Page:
Favorite Links

Thursday, October 24, 2013

Pullback of funds from emerging markets likely to begin in earnest next year


KUALA LUMPUR: A fund manager based in the United States said he sees “headwinds” for emerging markets as the Federal Reserve unwinds its five-year-old monetary stimulus, amid a slow but sure recovery in the world’s largest economy.

Grant Bowers, portfolio manager of Franklin Templeton Investments’ US Opportunities Fund, told newsmen in a briefing that what had been dubbed the “great rotation” of funds out of emerging markets was “still playing out”, triggered by the planned tapering of the Federal Reserve’s US$85bil a month bond-buying programme and easy money policies.

According to Bowers, the pullback is likely to begin in earnest next year, while interest rates may rise from near zero currently by 2015.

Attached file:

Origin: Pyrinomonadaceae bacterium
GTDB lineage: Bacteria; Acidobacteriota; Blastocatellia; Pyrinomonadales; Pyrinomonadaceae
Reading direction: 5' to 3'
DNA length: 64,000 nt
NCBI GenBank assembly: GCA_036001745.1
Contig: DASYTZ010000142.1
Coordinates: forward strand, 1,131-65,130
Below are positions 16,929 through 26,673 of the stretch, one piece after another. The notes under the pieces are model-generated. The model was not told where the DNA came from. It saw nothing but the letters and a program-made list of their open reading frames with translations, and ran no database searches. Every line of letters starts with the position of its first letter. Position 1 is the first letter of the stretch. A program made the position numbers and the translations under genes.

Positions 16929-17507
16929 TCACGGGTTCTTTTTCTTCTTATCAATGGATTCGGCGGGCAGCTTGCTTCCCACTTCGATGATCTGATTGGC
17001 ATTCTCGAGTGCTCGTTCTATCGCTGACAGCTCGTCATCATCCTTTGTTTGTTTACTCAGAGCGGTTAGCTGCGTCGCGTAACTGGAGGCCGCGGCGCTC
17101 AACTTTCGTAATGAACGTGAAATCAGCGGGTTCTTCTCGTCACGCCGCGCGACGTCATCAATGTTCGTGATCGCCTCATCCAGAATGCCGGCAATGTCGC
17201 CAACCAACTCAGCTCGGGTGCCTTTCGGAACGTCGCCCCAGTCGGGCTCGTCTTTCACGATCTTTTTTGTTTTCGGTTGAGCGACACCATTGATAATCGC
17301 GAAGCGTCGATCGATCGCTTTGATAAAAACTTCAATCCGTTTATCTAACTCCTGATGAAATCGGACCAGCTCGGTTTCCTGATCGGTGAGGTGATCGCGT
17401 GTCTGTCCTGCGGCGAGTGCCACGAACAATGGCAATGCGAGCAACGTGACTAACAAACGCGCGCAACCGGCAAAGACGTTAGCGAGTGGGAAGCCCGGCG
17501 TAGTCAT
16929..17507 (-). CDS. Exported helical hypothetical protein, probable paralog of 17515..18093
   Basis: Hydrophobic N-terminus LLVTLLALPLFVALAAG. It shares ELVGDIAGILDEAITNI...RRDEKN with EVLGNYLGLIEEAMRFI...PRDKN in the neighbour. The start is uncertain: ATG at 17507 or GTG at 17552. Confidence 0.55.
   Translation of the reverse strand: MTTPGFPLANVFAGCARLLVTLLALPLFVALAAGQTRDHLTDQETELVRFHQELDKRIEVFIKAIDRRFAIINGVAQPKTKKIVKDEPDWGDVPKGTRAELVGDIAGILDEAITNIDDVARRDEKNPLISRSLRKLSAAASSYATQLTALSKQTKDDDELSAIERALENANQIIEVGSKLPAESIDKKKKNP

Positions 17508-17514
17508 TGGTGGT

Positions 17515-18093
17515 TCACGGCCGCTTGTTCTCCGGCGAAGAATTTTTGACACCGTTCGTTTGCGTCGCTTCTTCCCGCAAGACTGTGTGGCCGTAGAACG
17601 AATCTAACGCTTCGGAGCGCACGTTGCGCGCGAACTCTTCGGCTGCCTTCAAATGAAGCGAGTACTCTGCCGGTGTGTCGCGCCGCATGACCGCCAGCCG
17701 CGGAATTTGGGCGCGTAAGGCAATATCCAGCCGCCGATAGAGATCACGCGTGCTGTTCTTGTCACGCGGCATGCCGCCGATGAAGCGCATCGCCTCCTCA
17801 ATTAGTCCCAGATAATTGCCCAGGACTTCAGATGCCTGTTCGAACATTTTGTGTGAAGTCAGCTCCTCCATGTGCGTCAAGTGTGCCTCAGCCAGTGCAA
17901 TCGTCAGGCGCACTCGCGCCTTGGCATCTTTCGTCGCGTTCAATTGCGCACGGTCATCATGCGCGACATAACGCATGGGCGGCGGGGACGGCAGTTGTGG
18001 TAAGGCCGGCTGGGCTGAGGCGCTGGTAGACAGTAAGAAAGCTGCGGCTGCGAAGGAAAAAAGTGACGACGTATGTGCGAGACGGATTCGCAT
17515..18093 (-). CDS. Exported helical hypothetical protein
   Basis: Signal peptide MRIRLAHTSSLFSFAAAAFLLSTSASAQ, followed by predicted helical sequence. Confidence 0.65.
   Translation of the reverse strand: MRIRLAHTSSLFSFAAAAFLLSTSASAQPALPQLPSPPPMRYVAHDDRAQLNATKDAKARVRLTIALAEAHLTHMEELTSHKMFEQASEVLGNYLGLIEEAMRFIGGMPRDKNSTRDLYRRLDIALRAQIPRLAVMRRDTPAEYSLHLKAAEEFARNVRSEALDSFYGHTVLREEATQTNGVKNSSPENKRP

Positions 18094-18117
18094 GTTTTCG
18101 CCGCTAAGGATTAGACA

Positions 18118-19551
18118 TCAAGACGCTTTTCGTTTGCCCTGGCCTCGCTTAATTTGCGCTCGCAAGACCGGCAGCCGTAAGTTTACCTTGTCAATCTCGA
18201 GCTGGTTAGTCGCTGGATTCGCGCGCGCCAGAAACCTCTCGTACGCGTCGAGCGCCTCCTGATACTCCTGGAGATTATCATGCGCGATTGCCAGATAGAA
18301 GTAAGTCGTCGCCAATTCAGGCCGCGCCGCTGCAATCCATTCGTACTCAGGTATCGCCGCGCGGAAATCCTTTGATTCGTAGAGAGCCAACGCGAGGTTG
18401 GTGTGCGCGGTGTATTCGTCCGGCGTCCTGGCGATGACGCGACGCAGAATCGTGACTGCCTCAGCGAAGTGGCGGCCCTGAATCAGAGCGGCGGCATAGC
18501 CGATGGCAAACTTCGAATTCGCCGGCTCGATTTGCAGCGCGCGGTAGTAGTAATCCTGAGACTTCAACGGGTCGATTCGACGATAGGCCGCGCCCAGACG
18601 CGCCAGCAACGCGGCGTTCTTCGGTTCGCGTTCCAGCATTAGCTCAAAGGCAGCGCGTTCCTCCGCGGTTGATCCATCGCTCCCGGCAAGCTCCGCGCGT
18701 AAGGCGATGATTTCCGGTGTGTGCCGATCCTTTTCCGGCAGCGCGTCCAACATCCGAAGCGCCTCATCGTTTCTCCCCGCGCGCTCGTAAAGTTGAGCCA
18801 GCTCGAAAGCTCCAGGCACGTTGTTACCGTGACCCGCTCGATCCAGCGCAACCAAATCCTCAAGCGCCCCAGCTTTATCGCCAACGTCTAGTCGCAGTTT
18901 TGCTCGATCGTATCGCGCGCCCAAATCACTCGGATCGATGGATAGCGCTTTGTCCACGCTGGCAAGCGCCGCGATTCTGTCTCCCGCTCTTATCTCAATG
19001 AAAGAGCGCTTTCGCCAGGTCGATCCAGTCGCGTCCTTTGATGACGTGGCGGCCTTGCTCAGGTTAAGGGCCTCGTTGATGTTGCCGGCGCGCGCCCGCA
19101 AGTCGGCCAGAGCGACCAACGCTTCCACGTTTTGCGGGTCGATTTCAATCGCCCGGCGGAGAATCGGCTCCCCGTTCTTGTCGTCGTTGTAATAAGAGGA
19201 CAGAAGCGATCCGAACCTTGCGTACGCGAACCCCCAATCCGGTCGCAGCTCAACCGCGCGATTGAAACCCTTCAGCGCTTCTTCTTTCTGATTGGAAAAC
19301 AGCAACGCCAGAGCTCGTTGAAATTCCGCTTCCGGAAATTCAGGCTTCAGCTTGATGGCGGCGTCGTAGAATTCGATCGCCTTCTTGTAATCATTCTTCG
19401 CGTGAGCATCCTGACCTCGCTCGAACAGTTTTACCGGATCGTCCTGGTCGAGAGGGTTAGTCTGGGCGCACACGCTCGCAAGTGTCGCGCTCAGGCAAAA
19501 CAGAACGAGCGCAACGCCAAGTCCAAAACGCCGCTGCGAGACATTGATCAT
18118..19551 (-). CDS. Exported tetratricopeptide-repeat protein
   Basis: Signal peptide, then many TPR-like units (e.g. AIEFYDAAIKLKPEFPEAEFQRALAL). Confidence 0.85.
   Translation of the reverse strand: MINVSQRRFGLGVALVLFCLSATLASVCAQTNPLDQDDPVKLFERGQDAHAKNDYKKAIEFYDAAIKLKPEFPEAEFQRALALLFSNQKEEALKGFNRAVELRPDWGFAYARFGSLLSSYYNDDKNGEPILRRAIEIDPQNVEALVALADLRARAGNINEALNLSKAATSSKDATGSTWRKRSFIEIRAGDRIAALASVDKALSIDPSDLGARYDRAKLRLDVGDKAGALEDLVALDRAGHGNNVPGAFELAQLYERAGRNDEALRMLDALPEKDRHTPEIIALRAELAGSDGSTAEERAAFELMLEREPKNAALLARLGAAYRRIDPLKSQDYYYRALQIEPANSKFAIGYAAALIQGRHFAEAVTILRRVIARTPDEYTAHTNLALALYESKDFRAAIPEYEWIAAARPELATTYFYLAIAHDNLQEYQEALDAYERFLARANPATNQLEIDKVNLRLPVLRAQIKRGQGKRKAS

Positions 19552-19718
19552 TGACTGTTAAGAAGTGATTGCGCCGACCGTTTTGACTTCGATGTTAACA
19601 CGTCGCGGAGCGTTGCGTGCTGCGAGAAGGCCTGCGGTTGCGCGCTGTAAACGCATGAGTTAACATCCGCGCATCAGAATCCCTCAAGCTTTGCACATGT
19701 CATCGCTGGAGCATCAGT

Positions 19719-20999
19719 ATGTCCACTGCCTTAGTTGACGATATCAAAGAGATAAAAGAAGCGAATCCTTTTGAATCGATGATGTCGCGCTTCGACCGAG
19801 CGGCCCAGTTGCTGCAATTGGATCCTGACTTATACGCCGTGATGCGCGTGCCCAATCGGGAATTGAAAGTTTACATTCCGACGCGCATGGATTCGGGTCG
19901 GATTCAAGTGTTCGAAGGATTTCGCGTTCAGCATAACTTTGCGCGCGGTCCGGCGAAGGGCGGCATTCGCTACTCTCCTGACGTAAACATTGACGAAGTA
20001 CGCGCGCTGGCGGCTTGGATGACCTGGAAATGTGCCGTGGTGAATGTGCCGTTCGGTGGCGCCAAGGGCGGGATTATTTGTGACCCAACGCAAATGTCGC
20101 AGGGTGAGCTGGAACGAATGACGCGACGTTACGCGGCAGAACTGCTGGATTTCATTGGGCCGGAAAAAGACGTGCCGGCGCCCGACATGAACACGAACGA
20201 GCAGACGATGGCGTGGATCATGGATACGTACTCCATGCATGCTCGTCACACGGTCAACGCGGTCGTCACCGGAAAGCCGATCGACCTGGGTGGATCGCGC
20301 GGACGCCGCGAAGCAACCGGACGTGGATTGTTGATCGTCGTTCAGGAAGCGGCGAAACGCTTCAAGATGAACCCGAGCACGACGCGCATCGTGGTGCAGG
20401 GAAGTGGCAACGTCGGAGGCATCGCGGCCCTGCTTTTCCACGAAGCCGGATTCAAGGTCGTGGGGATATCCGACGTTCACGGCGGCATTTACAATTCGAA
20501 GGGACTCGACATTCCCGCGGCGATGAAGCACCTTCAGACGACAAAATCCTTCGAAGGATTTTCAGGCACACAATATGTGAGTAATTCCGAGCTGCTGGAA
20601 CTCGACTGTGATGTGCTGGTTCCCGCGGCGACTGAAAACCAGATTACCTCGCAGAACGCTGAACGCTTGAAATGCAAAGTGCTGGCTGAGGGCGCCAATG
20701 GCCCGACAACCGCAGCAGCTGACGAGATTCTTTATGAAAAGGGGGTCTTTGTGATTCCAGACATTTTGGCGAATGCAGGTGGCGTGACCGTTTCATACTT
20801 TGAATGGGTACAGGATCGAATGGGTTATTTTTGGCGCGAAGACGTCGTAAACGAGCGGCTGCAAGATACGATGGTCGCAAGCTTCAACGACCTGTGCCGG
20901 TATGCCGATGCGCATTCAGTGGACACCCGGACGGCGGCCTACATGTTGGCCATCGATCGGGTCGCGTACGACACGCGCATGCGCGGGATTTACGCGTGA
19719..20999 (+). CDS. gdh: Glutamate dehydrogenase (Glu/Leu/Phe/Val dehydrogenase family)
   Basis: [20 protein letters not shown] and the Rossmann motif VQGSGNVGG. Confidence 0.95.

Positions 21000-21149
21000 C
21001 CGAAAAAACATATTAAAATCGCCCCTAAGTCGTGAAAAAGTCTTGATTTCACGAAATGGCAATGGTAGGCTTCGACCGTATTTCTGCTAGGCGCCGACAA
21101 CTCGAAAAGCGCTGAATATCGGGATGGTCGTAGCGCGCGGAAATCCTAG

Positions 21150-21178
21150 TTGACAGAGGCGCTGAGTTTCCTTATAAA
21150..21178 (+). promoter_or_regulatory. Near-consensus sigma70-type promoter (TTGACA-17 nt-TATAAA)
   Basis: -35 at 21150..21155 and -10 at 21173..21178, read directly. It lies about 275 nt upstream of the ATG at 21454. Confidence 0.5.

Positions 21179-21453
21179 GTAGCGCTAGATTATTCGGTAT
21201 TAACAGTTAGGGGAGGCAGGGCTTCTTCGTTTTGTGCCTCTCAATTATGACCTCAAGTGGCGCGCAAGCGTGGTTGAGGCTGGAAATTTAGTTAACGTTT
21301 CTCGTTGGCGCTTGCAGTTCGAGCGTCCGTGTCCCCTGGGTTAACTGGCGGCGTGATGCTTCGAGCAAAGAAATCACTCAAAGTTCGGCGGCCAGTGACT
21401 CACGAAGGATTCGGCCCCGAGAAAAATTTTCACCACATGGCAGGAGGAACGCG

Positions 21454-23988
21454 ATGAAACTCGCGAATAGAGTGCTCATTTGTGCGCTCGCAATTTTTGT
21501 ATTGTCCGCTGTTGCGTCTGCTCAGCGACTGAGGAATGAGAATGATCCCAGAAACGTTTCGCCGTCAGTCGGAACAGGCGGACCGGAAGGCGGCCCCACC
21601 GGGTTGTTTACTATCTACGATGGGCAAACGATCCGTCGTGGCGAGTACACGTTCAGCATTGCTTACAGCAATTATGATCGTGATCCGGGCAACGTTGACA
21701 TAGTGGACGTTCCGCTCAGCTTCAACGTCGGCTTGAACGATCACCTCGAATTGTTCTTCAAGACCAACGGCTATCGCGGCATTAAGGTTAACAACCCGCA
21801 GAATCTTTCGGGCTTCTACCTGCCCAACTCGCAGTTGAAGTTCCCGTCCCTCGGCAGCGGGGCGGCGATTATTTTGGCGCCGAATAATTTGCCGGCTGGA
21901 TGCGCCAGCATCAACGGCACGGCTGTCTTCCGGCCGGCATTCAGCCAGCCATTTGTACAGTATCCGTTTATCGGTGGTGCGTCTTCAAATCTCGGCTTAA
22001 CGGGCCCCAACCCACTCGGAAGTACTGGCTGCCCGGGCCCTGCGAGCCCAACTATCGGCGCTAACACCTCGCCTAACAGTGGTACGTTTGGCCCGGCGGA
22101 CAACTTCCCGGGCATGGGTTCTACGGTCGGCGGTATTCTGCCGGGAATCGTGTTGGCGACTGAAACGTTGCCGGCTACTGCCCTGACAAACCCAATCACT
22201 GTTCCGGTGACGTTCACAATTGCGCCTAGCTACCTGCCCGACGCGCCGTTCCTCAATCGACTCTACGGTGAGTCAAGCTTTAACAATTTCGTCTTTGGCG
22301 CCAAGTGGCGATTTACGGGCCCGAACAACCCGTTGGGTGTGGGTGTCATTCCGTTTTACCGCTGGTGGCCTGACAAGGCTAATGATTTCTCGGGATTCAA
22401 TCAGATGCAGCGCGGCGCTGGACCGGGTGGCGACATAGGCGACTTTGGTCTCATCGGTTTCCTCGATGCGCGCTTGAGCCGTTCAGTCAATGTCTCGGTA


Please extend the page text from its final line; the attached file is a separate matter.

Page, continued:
“As the US makes the transition to growth, the Fed sees the inflection point to end QE (quantitative easing) getting closer,” he said.

These factors should tip the scales in favour of US equities, which he said has quietly returned to the radar of investors.

And with the expected moderation in growth for emerging markets, the United States is looking like a safer bet, Bowers added.

“There is more interest in developed markets now than in the past five years. Risk appetite among investors will continue to increase,” he said.

Global fund manager Franklin Templeton, with over US$815bil in assets under management, now has half of its investments in stocks and the rest in fixed income, even though it is traditionally known as a bond house, Bowers noted.

“The US is an earnings growth story. The equity market is up 100% since the global financial crisis, which should not come as a surprise.

“Even if the pace of recovery has not been as fast as hoped, all the indicators – gross domestic product, jobs and housing – are pointing to growth,” he said.

Inflows into US stocks have outpaced bond inflows for the first time since at least 2009, charts compiled by Franklin Templeton show, indicating a “great rotation” back to risk assets after stock portfolios plunged following the 2008 banking meltdown.

The US stock market, the most liquid in the world, makes up 45% of global market capitalisation.

No comments:

Post a Comment